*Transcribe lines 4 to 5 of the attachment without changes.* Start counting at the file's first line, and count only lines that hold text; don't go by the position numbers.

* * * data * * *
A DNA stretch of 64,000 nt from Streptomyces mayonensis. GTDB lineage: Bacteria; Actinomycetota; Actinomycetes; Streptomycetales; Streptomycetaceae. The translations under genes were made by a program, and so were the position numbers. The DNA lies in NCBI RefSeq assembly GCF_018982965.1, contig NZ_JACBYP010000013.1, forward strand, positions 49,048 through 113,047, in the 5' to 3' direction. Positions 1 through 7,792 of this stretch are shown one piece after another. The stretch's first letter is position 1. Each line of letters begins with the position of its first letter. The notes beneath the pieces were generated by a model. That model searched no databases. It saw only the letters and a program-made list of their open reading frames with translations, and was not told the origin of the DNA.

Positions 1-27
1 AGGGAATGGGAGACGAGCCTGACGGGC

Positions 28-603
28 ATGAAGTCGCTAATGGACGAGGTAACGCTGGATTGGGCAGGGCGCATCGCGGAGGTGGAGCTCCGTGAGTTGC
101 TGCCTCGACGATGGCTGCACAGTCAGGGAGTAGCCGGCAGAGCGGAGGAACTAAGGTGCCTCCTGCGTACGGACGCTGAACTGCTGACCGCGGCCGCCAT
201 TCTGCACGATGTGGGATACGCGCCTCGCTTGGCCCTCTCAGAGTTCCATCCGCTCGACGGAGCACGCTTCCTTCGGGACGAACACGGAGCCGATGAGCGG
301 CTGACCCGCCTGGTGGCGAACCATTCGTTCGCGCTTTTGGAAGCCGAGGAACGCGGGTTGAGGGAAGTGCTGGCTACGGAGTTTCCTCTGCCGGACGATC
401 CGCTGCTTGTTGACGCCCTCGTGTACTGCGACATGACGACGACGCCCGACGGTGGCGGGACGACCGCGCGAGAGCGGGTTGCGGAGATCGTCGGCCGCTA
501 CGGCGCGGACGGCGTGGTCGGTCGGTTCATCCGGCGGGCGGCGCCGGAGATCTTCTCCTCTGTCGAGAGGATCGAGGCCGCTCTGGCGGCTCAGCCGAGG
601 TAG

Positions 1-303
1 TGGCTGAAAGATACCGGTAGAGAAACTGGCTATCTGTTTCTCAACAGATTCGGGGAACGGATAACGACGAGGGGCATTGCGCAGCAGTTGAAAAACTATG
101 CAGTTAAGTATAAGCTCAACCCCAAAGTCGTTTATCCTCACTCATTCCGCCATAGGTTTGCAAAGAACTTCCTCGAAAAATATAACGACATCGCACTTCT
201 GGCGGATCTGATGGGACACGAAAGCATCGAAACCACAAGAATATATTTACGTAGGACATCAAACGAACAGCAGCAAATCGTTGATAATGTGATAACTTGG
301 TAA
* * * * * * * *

Positions 28-603
28 ATGAAGTCGCTAATGGACGAGGTAACGCTGGATTGGGCAGGGCGCATCGCGGAGGTGGAGCTCCGTGAGTTGC